About 60,000 could lose homes for controversial China dams
BEIJING (Reuters) - China expects 60,000 people to lose their homes in the remote southwest if a series of four dams along the country's last free-flowing river gets the go-ahead, a local official said on Thursday in the first government estimate for relocations.
Outgoing Premier Wen Jiabao, a geologist by trade and populist by instinct, vetoed the dams in Yunnan province on the UNESCO-protected Nu River, known outside China as the Salween, in 2005, after an outcry from environmentalists.
But in late January, the government unexpectedly announced that dam building would resume, with the Nu River high on the list for development.
Qin Guangrong, Yunnan's Communist Party chief, told reporters on the sidelines of China's annual meeting of parliament that work had not yet begun.
But Li Siming, head of the prefecture along the Myanmar border where the dams would be built, said the prefecture had already begun looking at how to relocate people.
"The initial estimate is that 60,000 people will have to be relocated," Li told Reuters. Most are from the ethnic Lisu minority.
"We've not yet got to the stage of working out where they will be relocated to. There are no details yet on whether the projects will even happen," he added. "There are limited amounts of land."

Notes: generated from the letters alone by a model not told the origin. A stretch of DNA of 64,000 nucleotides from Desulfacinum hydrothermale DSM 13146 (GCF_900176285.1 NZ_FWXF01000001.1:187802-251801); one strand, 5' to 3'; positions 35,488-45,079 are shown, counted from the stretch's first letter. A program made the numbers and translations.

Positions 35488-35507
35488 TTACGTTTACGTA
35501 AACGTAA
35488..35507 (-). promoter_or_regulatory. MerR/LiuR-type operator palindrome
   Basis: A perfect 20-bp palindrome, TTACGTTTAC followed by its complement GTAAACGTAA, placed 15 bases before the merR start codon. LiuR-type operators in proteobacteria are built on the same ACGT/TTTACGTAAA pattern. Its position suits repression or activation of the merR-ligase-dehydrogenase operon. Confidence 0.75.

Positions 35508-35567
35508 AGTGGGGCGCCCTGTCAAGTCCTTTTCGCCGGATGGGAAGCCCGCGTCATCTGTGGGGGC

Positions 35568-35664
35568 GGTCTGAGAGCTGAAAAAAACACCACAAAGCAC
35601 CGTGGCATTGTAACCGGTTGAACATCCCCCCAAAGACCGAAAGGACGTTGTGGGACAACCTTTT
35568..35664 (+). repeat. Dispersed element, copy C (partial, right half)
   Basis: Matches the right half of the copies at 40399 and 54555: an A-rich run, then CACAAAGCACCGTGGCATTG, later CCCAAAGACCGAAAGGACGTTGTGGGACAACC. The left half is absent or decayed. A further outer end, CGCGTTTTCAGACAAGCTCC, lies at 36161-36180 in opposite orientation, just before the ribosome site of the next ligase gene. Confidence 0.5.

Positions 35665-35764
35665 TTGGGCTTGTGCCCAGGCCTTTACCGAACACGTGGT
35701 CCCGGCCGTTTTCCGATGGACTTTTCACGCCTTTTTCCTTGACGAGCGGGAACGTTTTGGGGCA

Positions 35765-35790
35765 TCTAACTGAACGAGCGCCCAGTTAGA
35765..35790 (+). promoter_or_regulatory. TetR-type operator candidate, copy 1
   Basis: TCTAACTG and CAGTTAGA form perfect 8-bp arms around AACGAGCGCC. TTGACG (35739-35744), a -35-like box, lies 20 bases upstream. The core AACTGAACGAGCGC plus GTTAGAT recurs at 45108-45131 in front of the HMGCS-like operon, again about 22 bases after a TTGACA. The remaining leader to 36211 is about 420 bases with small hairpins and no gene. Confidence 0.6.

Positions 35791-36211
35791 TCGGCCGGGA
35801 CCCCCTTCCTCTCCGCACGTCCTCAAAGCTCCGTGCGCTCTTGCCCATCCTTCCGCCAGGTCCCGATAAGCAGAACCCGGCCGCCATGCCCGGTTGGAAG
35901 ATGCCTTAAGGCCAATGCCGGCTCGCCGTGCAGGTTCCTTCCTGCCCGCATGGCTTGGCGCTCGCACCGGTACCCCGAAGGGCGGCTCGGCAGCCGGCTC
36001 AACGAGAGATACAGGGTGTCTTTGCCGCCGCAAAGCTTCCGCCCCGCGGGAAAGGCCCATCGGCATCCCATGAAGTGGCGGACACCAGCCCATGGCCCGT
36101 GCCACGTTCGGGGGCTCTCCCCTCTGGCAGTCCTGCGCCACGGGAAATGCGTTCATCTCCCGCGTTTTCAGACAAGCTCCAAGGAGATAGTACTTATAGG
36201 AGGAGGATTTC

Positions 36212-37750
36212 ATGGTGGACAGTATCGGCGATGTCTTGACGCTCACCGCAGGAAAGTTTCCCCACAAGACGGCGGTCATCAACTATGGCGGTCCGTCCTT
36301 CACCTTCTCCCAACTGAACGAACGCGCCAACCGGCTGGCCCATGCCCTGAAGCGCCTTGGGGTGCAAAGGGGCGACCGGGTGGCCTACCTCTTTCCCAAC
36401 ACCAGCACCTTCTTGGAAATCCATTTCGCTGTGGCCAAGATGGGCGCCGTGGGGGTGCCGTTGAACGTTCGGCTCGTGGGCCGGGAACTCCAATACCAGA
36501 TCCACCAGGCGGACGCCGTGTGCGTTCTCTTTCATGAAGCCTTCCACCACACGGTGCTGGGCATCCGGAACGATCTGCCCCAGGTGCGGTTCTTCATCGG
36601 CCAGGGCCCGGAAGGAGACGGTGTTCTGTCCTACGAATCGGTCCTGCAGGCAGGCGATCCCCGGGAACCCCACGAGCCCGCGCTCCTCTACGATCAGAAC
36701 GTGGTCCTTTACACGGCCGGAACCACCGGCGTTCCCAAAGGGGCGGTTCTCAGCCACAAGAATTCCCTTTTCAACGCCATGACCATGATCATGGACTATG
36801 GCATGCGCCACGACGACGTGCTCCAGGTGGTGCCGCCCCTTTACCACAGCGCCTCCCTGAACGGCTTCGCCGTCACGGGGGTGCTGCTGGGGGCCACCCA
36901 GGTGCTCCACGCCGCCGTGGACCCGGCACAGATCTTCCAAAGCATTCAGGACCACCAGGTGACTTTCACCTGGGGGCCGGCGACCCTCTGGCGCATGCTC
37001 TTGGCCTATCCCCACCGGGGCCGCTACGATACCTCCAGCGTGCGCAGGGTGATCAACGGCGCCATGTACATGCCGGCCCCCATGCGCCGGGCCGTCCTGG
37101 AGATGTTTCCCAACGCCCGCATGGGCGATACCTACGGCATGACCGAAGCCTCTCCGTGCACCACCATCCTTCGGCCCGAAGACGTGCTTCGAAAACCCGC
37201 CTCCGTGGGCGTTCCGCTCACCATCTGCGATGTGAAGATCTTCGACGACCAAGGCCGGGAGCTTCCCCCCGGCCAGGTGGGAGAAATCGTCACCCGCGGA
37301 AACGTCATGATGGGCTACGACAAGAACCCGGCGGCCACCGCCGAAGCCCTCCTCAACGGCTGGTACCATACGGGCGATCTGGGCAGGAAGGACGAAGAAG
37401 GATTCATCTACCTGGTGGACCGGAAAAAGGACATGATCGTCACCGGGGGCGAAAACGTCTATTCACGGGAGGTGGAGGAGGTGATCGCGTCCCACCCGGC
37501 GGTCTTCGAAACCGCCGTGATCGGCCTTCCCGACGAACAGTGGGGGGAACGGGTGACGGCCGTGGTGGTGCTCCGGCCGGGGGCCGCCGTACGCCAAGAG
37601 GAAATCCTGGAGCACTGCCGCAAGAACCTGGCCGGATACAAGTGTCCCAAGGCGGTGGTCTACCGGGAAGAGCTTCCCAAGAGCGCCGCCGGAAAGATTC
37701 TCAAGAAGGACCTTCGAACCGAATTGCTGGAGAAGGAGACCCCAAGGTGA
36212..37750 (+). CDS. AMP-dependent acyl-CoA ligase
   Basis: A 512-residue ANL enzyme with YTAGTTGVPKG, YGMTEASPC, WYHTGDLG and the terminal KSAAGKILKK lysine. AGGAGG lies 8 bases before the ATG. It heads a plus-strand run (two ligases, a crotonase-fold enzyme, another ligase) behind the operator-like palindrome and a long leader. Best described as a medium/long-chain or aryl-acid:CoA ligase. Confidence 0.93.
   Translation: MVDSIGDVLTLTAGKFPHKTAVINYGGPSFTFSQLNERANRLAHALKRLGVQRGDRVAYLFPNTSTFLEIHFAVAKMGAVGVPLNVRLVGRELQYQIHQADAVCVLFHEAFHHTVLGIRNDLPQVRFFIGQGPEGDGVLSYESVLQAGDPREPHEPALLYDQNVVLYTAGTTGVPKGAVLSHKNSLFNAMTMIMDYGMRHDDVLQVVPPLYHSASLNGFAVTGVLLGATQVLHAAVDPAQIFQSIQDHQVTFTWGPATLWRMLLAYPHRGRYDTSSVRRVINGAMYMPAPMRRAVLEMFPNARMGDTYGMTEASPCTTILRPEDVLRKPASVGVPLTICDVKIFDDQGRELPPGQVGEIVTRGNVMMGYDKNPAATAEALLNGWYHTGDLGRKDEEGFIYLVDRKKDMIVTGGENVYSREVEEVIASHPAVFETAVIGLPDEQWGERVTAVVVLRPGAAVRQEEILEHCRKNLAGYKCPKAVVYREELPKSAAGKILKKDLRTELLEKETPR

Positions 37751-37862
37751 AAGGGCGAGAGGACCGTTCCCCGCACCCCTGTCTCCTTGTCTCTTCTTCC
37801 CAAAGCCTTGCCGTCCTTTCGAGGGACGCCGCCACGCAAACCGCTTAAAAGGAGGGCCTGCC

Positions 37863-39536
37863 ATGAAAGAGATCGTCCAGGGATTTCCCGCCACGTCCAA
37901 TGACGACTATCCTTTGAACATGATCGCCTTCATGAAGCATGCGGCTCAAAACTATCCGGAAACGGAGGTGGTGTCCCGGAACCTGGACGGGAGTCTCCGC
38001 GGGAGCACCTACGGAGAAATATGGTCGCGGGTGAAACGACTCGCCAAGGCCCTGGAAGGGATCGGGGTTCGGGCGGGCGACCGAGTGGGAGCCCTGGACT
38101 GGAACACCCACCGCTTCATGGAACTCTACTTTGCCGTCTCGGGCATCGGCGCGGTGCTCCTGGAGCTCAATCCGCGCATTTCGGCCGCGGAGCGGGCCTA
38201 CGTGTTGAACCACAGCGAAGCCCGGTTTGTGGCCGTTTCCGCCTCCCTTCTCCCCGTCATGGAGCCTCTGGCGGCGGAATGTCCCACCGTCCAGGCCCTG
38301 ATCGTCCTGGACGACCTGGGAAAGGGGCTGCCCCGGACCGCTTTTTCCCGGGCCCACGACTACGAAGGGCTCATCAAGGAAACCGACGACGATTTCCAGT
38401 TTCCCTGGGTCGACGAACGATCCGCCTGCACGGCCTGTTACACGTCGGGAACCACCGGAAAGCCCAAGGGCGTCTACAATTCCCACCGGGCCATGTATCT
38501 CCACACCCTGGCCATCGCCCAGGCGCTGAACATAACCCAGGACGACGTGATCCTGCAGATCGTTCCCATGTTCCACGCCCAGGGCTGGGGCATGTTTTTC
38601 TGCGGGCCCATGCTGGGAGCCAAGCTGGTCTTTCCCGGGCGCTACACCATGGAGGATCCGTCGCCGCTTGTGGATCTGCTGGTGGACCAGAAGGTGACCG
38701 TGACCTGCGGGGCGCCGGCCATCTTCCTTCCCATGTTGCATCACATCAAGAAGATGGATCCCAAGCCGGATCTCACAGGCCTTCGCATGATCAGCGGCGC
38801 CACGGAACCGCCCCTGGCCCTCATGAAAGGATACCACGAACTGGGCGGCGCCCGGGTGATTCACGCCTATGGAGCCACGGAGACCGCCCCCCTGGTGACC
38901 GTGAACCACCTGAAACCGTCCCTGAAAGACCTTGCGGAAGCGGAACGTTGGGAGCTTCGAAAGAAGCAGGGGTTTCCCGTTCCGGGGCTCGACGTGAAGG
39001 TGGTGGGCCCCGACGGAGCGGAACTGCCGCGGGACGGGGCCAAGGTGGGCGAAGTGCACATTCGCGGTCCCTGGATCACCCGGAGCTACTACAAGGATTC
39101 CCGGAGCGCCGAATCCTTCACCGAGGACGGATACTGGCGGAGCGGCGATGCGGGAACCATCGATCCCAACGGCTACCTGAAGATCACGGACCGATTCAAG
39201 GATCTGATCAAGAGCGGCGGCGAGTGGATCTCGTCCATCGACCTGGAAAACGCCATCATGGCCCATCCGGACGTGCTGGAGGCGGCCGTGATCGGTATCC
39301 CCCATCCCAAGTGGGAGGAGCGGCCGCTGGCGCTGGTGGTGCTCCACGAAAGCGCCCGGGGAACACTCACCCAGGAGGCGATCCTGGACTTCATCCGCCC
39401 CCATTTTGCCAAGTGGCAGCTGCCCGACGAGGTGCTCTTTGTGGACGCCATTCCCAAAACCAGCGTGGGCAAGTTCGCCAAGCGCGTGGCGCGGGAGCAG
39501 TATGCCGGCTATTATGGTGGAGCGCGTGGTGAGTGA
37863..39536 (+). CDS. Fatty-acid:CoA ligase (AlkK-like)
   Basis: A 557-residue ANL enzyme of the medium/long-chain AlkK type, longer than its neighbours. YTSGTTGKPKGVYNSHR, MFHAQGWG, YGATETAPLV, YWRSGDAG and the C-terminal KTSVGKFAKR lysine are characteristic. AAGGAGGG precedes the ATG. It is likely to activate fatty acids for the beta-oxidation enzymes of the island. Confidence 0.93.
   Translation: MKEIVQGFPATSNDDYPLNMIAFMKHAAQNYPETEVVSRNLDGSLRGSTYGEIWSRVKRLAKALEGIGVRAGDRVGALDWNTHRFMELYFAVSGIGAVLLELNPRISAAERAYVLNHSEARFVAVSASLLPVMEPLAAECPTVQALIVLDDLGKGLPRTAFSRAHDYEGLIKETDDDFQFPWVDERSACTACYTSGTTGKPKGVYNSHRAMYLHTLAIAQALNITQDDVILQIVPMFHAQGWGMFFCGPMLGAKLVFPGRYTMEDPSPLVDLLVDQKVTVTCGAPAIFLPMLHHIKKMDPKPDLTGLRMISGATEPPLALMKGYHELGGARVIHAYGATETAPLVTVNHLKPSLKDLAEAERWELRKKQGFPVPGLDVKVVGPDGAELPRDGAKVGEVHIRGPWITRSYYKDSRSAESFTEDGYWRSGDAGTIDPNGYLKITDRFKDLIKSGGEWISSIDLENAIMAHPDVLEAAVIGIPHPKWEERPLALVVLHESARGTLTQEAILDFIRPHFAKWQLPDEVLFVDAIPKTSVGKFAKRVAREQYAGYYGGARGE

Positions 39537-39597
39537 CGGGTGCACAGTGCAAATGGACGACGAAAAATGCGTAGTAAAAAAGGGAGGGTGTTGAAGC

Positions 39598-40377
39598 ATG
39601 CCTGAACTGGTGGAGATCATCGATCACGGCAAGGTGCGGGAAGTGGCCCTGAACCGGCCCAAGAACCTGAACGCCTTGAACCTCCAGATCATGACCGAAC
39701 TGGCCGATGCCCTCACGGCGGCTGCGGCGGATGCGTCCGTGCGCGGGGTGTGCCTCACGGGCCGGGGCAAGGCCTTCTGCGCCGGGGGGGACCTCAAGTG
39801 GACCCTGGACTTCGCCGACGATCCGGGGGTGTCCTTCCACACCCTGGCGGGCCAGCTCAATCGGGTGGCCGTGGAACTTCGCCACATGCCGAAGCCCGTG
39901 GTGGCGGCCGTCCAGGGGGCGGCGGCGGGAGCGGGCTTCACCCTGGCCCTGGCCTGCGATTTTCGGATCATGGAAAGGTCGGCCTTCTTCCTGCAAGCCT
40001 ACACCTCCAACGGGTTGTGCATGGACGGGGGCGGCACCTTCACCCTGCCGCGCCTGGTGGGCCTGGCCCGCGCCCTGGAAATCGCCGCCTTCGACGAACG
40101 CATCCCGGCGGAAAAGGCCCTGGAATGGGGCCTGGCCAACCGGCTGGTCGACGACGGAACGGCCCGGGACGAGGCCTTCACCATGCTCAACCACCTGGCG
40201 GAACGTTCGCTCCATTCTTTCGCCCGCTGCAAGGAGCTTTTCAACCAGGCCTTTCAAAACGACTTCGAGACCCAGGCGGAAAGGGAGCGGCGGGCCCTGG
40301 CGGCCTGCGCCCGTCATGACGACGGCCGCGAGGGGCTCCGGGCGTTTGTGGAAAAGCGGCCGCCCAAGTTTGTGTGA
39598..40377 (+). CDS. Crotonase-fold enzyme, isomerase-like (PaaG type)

China relocated 1.3 million people during the 17 years it took to complete the massive, $59 billion Three Gorges Dam, built in a much more heavily populated area in central China.
Li, an ethnic Lisu himself, said the environmental impact assessment had not been completed and he did not know when construction might start.
"The whole process, from the central government to the provincial government to the prefectural government, will be open to the public - it's part of the policy of 'letting the light shine on the government'," he said.
Environmentalists have long complained about the lack of transparency about the dam project.
"The problem is that for a matter that has provoked concern from the international community, they have never held a hearing before," Wang Yongchen, an environmentalist who has long campaigned for the Nu River, told Reuters recently.
Li said that most residents supported the dam project, but added that "a minority" did not.
"If we see that development of hydropower resources on the Nu River will not benefit the local people, then we will not do it," he said.
Li sounded uncertain, however, when asked if he personally supported the project.
"I grew up along the Nu River. How to protect it, how to develop it, how to use it, I have my own opinions on that," he said. "I'm a local boy: we've always relied on the land, and the water.
"As head of the prefecture, I'm always thinking about how to protect the land but also how to use it. This is always on my mind... It's not about whether I personally support it or not." (Reporting by Ben Blanchard; Editing by Nick Macfie)
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